There’s also the fact that there aren’t many opportunities for amputee martial artists to be recognised and compete if they wish – I would be absolutely thrilled if karate or something similar would get introduced at a Paralympic level, as the only martial art currently available is judo, and participation is based on the basis of your eyesight-related disability. There is no avenue for amputees to compete.

I’m pretty on the fence with this one, hence why I’ve jumped back and forth on either side of the argument… I know it may be a little convoluted, but hopefully I’ve helped stimulate some discussion on the situation.

On a final note, for those interested in reading more about Ron Mann, check out the following sites:

He has also run some workshops and competitions at the Extremity Games – according to the website, the next one is happening next month in Texas. It’s definitely an event I’d love to go to, but putting aside the money factor (gotta love those Australian mortgages!), I’d want to get into more shape before thinking about heading over there to compete 😉

Huge props to Eric on his excellent report on this issue and for getting in touch – I just wish I checked my mail a little earlier so my response could have been more useful! I highly recommend you check it out to get the full story, it makes for a great read:

Not going down without a fight on his prosthetic leg: Agency says war vet’s bout broke law as technology and martial arts converge.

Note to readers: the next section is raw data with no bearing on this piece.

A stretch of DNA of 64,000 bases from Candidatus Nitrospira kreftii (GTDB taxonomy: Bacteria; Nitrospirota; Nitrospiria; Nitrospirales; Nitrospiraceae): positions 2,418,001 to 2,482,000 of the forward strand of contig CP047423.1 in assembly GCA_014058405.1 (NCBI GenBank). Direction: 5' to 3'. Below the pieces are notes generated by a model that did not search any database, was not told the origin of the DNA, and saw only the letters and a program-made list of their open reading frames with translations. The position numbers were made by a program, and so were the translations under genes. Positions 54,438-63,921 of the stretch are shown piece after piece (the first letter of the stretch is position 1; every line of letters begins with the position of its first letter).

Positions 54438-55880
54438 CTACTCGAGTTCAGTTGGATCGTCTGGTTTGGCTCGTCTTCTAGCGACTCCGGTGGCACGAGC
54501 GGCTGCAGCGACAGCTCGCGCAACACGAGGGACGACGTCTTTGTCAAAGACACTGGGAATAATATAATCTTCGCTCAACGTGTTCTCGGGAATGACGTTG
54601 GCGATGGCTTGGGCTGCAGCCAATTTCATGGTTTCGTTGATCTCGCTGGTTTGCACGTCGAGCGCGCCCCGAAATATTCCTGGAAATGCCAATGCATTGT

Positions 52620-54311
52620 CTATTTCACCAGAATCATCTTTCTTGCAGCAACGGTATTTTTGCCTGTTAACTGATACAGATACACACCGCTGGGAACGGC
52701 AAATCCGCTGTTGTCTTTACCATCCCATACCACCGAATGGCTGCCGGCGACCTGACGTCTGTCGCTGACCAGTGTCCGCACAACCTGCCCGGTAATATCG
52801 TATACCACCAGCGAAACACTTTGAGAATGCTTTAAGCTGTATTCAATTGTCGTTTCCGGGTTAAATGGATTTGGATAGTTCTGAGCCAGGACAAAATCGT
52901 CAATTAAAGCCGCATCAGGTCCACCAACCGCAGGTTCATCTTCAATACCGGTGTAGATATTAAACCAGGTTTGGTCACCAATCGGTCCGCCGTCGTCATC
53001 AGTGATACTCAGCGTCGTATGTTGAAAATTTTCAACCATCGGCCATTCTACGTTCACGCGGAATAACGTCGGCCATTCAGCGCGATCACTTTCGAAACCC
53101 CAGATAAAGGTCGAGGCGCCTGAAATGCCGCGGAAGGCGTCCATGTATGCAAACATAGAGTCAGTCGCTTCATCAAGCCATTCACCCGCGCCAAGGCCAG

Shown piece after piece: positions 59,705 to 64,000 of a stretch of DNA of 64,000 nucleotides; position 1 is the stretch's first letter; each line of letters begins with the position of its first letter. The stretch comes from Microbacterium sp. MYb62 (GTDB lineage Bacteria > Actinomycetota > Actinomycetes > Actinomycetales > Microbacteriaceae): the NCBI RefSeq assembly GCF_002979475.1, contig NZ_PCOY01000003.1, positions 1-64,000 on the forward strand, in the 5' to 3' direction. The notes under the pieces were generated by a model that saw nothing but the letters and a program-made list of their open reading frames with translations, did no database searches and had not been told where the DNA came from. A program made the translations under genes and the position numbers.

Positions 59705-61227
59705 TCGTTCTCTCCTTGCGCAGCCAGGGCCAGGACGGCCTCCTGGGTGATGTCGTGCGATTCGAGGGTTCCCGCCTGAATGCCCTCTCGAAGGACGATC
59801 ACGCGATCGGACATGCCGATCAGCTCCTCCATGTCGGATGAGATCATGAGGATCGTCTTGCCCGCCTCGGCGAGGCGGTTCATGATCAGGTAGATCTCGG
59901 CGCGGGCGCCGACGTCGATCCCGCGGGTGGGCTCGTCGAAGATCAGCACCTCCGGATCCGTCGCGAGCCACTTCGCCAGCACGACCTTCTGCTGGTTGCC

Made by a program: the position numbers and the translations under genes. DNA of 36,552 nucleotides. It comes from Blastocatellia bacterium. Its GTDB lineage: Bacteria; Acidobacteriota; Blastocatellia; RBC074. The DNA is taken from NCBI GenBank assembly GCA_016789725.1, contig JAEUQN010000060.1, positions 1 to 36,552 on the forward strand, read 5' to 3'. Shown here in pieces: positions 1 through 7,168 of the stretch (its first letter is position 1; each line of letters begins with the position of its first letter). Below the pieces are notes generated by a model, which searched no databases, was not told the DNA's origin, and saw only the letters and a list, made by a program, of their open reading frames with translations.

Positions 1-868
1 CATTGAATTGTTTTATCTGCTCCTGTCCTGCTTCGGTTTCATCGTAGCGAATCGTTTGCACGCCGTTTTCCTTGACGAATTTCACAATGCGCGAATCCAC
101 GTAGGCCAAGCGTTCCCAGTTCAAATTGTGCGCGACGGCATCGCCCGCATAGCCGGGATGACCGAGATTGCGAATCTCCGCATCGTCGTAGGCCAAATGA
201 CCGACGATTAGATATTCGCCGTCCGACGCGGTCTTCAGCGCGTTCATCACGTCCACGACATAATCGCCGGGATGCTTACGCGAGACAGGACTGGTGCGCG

Share

Training round-up

Training this week was a little bit different – Sensei wasn’t able to make it, so we had training with Dai-Sensei (the Big Sensei), who is actually my usual Sensei’s father (and who I trained under during 2007-2008… which reminds me, I really should add a couple of posts to fill in the blank spaces between the old Gisoku no Jutsu and the new Gisoku Budo blogs).

Anywho, training was different, as it sometimes is when Dai-Sensei takes our class. This time, we focused on bunkai from some of the lower kata, which was good as I’ll be required to demonstrate it in my future gradings. Now, this is all well and good, but Dai-Sensei brought in some goodies to accompany training – kobudo weapons 😀 We had a few options to work with, including jo, hanbo, sai, nunchaku, tonfa, katana, wakizashi and kama. What Dai-Sensei was trying to demonstrate was the relationship/connection between open-handed forms and kobudo forms, showing how one complements the other and that your open-handed karate kata has forms the work well with weapons. More importantly, it demonstrated that the principles of attack/defense/counter in kata can be re-enforced by applying the same principles in kobudo.